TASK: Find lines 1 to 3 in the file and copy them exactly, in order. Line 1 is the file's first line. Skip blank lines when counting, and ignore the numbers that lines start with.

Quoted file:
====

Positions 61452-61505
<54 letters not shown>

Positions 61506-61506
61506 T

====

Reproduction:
Positions 61452-61505
<54 letters not shown>

Positions 61506-61506